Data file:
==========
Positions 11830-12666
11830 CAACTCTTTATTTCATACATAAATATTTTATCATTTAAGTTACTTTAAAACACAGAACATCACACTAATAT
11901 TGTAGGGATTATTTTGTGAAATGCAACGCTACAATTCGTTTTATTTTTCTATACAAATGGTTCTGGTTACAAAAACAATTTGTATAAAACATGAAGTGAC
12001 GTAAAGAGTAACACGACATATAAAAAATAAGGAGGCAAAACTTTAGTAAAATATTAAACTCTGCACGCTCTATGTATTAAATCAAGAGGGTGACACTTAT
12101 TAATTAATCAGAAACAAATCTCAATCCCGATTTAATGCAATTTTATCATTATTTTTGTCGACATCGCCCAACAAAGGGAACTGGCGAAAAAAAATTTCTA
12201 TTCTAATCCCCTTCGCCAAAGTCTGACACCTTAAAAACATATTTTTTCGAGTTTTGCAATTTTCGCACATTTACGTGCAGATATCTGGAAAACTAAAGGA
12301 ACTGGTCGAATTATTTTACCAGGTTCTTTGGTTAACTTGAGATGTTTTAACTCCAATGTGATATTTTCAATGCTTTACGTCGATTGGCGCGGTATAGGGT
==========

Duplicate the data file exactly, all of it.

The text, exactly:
Positions 11830-12666
11830 CAACTCTTTATTTCATACATAAATATTTTATCATTTAAGTTACTTTAAAACACAGAACATCACACTAATAT
11901 TGTAGGGATTATTTTGTGAAATGCAACGCTACAATTCGTTTTATTTTTCTATACAAATGGTTCTGGTTACAAAAACAATTTGTATAAAACATGAAGTGAC
12001 GTAAAGAGTAACACGACATATAAAAAATAAGGAGGCAAAACTTTAGTAAAATATTAAACTCTGCACGCTCTATGTATTAAATCAAGAGGGTGACACTTAT
12101 TAATTAATCAGAAACAAATCTCAATCCCGATTTAATGCAATTTTATCATTATTTTTGTCGACATCGCCCAACAAAGGGAACTGGCGAAAAAAAATTTCTA
12201 TTCTAATCCCCTTCGCCAAAGTCTGACACCTTAAAAACATATTTTTTCGAGTTTTGCAATTTTCGCACATTTACGTGCAGATATCTGGAAAACTAAAGGA
12301 ACTGGTCGAATTATTTTACCAGGTTCTTTGGTTAACTTGAGATGTTTTAACTCCAATGTGATATTTTCAATGCTTTACGTCGATTGGCGCGGTATAGGGT